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Internet, Gaming and Social Media - How Much Is Too Much? - November 2017

In this day and age with computers, smartphones and social media, it can be difficult to disconnect. But when does this constant connectivity become a problem, especially for young students?


In support of Fort Bend ISD’s Speak Up! initiative, the District’s Counseling and Postsecondary Readiness Department recently invited Nathan Driskell, a professional counselor, to come out and speak to parents at a wellness event at First Colony Middle School. The evening’s topic was on an addiction that many aren’t even aware of – internet and gaming addiction. Smartphones have also made it the norm to be connected all the time from anywhere and this norm will only continue to grow as technological advances are made. It also makes it more difficult to see internet and gaming addiction as true, disruptive and dangerous addiction.


Driskell is a Licensed Professional Counselor-Supervisor and is currently providing therapy services out of H.O.P.E Psychotherapy of Houston, PLLC. He focuses on the treatment of internet addiction and Asperger's Disorder. As someone who suffered from internet addiction, Driskell knows firsthand how being connected all the time can turn into a slippery slope.


According to Driskell, he says there are three main components to be mindful of when looking at internet and gaming addiction:  spending excessive time online engaged in non-work or school-related activities that disrupts your daily life, thinking of online activities while not online, and having relationships suffer due to spending too much time online.


Aside from internet and games, another component that feeds into this addiction is social media. According to a report by Common Sense Media, teens on average are spending nine hours a day consuming media, with much of it being on social media. There are many applications students can connect to – with some of the most popular being Facebook, Twitter, Snapchat and Instagram.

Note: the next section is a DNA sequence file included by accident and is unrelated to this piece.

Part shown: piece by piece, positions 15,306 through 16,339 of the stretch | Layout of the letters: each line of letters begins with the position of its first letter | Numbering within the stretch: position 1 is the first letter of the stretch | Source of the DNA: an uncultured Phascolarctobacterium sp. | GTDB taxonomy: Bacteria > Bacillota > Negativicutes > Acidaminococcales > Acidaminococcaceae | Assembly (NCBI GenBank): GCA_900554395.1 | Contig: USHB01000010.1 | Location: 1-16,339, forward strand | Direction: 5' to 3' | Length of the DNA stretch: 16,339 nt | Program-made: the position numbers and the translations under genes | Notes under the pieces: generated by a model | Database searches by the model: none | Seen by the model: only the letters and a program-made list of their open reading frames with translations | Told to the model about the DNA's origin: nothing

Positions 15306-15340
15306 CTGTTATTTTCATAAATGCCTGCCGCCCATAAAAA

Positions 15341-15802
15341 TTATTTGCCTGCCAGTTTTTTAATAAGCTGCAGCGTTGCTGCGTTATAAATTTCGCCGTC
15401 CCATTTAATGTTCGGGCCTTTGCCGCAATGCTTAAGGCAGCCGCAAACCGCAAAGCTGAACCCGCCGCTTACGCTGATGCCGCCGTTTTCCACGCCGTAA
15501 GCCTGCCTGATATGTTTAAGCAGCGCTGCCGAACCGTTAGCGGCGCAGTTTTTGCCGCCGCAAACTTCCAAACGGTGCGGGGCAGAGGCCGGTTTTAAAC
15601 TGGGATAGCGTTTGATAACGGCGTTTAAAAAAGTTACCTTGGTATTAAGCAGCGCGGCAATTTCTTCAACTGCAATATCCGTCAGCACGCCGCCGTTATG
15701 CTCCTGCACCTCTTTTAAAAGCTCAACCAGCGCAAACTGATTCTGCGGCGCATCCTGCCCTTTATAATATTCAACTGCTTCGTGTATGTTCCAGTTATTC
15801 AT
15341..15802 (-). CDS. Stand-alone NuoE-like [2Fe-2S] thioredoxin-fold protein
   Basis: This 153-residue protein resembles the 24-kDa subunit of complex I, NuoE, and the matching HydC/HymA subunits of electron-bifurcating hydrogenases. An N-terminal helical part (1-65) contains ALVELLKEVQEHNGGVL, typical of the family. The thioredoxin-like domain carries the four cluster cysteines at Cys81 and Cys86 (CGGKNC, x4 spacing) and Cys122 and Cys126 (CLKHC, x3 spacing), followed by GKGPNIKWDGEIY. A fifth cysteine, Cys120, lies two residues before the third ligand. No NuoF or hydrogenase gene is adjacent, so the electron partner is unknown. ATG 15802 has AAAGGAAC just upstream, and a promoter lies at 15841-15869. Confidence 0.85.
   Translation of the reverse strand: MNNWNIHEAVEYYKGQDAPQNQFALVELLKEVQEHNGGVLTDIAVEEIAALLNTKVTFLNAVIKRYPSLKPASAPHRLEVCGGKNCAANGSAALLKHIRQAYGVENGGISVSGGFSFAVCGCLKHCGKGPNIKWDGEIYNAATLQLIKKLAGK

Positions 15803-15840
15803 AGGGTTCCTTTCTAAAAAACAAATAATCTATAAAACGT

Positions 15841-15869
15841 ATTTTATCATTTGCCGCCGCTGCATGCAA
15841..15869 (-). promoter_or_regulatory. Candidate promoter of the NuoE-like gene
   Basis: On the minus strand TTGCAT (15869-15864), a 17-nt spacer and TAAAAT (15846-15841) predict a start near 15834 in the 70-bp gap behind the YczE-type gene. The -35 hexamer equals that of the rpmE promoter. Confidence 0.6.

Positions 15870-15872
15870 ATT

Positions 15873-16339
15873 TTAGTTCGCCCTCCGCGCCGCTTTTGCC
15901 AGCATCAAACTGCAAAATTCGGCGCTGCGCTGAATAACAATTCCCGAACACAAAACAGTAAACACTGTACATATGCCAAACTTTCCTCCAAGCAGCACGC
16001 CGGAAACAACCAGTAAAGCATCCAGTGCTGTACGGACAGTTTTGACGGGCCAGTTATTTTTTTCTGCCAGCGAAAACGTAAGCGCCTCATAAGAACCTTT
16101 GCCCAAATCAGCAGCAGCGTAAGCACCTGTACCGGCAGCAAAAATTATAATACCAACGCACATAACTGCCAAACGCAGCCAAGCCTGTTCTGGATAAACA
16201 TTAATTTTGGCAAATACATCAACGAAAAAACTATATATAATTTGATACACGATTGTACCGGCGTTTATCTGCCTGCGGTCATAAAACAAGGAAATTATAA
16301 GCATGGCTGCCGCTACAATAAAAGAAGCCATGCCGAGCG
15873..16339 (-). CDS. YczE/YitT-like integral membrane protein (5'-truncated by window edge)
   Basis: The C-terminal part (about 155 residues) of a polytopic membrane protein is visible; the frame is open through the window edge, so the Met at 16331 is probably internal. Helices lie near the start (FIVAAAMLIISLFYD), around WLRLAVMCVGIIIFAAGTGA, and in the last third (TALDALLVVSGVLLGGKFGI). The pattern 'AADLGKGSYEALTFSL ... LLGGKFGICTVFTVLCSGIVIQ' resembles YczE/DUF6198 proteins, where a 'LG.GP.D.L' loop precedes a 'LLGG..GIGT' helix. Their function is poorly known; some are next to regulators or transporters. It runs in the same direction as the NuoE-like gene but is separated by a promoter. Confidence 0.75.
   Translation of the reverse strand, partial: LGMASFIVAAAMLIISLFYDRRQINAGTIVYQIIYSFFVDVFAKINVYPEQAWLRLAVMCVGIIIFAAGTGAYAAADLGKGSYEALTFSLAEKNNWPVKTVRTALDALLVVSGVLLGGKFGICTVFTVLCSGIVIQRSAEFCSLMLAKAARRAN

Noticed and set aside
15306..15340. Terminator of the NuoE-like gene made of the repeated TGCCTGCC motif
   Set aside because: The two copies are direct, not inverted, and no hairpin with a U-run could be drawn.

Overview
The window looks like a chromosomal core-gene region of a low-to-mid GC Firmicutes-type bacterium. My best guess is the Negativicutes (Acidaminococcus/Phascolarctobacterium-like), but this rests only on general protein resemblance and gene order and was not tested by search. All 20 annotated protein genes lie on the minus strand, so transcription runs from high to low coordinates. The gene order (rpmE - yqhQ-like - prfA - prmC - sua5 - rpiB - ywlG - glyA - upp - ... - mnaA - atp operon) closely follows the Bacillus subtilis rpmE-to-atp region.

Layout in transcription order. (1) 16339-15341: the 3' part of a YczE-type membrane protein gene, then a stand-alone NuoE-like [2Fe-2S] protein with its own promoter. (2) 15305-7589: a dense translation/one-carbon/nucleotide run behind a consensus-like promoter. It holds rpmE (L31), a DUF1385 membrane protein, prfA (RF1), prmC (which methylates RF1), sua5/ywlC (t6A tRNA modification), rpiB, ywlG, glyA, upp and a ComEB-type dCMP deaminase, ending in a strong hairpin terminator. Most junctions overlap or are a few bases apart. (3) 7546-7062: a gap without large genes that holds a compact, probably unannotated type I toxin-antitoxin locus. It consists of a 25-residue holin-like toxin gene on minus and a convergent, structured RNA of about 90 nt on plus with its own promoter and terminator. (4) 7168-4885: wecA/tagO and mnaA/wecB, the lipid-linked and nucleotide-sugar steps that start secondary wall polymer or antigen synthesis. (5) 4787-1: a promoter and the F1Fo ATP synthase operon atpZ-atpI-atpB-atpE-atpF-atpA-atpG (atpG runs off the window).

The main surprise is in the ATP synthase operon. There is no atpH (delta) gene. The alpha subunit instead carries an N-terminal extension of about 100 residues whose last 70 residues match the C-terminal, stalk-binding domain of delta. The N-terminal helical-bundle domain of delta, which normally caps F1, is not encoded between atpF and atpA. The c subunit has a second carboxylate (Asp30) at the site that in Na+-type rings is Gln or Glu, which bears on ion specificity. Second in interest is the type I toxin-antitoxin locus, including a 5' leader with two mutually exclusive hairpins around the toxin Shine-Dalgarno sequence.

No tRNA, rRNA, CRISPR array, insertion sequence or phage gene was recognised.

What can parents do to make sure your child isn’t becoming addicted to the internet? Here are a few tips to make sure your child uses the internet and social media responsibly.


  • Take control of your child’s devices, especially those with internet access.
  • Learn about all the apps and games your children play.
  • Find out who they are talking to and learn who their friends are.
  • Set a time for online access and a time for when there is no access.
  • Limit the amount of electronics in their room, especially smartphones.
  • Use parental control applications such as Norton Family to know what your children are doing online.
  • Talk to your children about their online activities and show interest in their world, as not all apps or games are bad


Driskell says that if you feel your child may be addicted to games, or is developing unhealthy internet and social media habits, it’s important to reach out for help because these addictions are sometimes not taken as seriously as they should be.


For more information or resources, visit FBISD’s Counseling and Postsecondary Readiness Department’s webpage, or contact your child’s school counselor.


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